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Elsie Arntzen

Elsie Arntzen, superintendent for the Office of Public Instruction, responds to reporters' questions at her office in Helena.

In November, Montana's Board of Public Education revoked the license of a former Ronan middle school teacher who was accused of having a sexual relationship with a high school student who was 18. 

It's a devastating career impact for a teacher, effectively wiping out their ability to teach in Montana. But the state's top school official wants to add criminal teeth. 

Superintendent of Public Instruction Elsie Arntzen is asking legislators to ban consensual sex between school employees — from teachers to custodians to volunteers — and students, even if students are 18. The move is similar to laws in several other states that have been challenged in court but mostly upheld.

The change would come under a section of code that defines consent and bans sex and sexual contact between prison guards and inmates — in part, an acknowledge that the proposal is built from an understanding that teachers and students have an inherently unequal power dynamic. 

Ronan

Klapmeier said that the Ronan case was an example of why the law needs to be changed, but not a catalyst for Arntzen's move. 

In Montana, the Office of Public Instruction is tasked with investigating conduct that might cause a teacher to lose their license, including "immoral conduct." The Board of Public Education, a board of governor appointees, hears cases and rules on them. 

Klapmeier said that cases of sexual conduct between school staff and students that have reached Montana's 16-year-old age of consent are troublesome for the agency.

“Those for years have been the most challenging and time consuming and then ultimately having negative impacts on our schools,” he said. 

It's unclear exactly how many there are, but they appear to be rare. 

Zachary Rowan, Ronan's sixth-grade English teacher and high school boys basketball coach, was the only teacher in the last five years to have his license revoked because of sexual conduct, Klapmeier and Board of Public Education director Pete Donovan said. 

In that time span, only one other teacher had their license revoked — in that case, for falsifying documents used to obtain licensure. There has been one license suspension for immoral conduct, and five license surrenders during that period. Most of those cases have been in the last two years, Klapmeier said. 

Rowan's case came to light after a Ronan teacher approached an administrator saying that a student had told her about a relationship between a high school girls basketball player and Rowan. 

Rowan was placed on paid suspension and soon resigned. In the investigation, district administrators found a journal that matched a student account and appeared to contain information about the relationship. 

Administrators concluded that Rowan was having a sexual relationship with the student, but with his resignation, "we stopped going forward," Ronan superintendent Mark Johnston told the board at the hearing. 

Montana law requires district to pass cases of immoral conduct to OPI, which then began building a case to go after Rowan's license to teach. 

Johnston told the board that both of the student's parents initially denied that the relationship was real before later admitting that it was.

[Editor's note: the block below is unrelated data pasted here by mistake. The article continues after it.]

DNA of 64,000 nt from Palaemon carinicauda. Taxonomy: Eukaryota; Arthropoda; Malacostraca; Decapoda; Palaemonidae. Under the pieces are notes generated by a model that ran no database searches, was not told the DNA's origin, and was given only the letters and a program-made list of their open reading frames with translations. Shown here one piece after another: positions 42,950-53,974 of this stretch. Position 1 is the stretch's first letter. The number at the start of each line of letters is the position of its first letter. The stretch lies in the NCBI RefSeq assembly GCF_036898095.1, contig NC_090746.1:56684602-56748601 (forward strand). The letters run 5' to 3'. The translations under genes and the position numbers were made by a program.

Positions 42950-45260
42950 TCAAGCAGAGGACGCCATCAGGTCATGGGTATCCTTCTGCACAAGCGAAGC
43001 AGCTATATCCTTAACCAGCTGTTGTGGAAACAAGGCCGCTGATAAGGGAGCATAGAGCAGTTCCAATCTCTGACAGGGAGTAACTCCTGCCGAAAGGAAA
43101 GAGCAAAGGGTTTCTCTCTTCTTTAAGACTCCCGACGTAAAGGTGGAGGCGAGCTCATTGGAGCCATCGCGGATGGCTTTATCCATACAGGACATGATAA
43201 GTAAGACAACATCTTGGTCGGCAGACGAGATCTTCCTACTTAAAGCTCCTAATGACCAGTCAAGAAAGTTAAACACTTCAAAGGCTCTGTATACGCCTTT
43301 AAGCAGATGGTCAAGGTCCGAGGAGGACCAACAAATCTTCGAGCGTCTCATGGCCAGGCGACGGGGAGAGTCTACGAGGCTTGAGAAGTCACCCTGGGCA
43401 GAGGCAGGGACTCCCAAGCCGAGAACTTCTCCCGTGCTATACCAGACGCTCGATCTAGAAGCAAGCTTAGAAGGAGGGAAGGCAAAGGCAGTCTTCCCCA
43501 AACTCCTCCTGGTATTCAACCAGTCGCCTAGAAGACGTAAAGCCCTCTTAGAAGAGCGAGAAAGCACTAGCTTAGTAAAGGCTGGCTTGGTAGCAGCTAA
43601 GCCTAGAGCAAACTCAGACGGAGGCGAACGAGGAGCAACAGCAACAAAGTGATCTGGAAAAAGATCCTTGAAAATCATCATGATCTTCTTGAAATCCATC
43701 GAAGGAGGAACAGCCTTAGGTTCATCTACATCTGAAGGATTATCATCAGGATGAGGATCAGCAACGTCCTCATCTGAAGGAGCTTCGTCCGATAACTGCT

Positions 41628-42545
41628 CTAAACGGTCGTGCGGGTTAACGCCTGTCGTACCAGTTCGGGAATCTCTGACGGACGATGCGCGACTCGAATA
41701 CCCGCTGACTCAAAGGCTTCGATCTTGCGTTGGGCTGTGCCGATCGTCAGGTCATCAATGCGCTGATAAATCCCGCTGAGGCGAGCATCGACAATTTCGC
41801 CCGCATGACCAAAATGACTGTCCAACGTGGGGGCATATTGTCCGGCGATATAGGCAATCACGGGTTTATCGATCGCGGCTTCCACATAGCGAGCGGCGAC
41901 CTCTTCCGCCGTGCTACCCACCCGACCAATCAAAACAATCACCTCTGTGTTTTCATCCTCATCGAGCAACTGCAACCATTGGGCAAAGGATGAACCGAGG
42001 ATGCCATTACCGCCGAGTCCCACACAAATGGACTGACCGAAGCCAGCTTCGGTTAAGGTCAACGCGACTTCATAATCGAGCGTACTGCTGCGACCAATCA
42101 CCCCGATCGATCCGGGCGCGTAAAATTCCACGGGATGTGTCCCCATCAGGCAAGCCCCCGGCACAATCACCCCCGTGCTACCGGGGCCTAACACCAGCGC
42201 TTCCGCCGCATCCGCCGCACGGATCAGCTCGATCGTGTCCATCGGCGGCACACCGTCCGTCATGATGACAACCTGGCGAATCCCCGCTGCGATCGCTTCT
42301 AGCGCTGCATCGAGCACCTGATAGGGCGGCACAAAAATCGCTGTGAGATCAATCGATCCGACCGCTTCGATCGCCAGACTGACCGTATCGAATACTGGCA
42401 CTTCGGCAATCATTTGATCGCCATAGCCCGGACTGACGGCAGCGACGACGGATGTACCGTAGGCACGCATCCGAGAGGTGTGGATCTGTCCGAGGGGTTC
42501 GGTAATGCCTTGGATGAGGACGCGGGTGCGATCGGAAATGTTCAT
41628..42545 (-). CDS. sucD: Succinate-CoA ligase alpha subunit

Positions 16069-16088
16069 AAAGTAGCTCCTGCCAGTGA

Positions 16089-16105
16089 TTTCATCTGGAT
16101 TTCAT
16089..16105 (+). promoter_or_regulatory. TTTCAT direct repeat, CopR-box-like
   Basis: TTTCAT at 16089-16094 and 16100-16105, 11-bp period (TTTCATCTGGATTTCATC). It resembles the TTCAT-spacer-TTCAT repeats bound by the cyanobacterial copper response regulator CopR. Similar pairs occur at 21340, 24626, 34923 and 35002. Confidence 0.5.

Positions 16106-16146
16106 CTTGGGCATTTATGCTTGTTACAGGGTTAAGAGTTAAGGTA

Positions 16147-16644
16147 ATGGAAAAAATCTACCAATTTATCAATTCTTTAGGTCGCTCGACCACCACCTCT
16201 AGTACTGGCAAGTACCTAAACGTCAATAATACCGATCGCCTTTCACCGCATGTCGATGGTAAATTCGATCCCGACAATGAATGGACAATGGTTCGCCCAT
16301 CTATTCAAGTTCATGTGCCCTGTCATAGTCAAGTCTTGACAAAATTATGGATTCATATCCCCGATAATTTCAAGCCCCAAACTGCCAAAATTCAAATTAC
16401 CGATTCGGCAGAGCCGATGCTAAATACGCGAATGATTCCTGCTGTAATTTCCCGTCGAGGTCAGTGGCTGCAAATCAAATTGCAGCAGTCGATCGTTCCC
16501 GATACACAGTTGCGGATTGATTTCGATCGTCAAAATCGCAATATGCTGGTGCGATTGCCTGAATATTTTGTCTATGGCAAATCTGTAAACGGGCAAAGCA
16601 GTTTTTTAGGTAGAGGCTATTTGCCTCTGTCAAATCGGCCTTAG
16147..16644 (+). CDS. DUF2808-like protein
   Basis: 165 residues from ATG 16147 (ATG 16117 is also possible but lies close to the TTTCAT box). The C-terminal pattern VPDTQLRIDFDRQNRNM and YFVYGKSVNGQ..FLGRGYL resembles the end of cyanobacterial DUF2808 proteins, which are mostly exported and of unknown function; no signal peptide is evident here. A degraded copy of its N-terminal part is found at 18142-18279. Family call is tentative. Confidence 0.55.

The girl's father said that he didn't know what could be done because the girl was 18, and didn't think he had to say anything because she was 18, Johnston said.  

OPI also had Rowan's ex-girlfriend testify, who said that she believed Rowan was in a sexual relationship at the time, in part because of things she saw while moving out of their shared residence, like a used condom. 

The board unanimously revoked Rowan's license. It requires a lower evidentiary standard than criminal courts. 

License revocations matter because if an educator is fired from a school, he or she may be able to get another teaching job. 

A Shepherd High School teacher was placed on administrative leave in January and later resigned after past accusations of sexual misconduct at his previous teaching job in Washington surfaced.

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He received a Montana teaching license before last school year without incident, as his Washington teaching license was intact and he wasn't charged with a crime. 

Courts

An Alabama judge sparked something of an uproar when he struck down that state's law against teacher-student sex, including for consenting adults, in 2017. 

It didn't last long. The state supreme court overturned his decision and issued a reprimand less than a year later. 

A similar law in Washington has also survived a legal challenge

In at least one state, however, courts have disagreed. 

The Arkansas supreme court overturned the state's law banning sex between teachers and students. A justice called the teacher's actions "reprehensible," but the court ruled that the state could not criminalize sex between consenting adults. 

OPI has requested that a national research group compile information on state-by-state policies on the topic. Klapmeier said that the superintendent and OPI's legal counsel are confident that there won't be any constitutional problems with the proposal. 

Eric Feaver, who leads the state teachers union, said that he doesn't foresee the union opposing the move. 

“Inappropriate sexual behavior between teacher and student is in our opinion banned by the profession itself,” he said. “So long as due process is followed… I don’t have a problem with that.

“(Students) should be safe from all predatory criminal acts.”

The proposal would also prohibit schools from offering information about an employee who engaged in sexual conduct with a student that could help that employee get a new job. 

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Education Reporter

Education reporter for the Billings Gazette.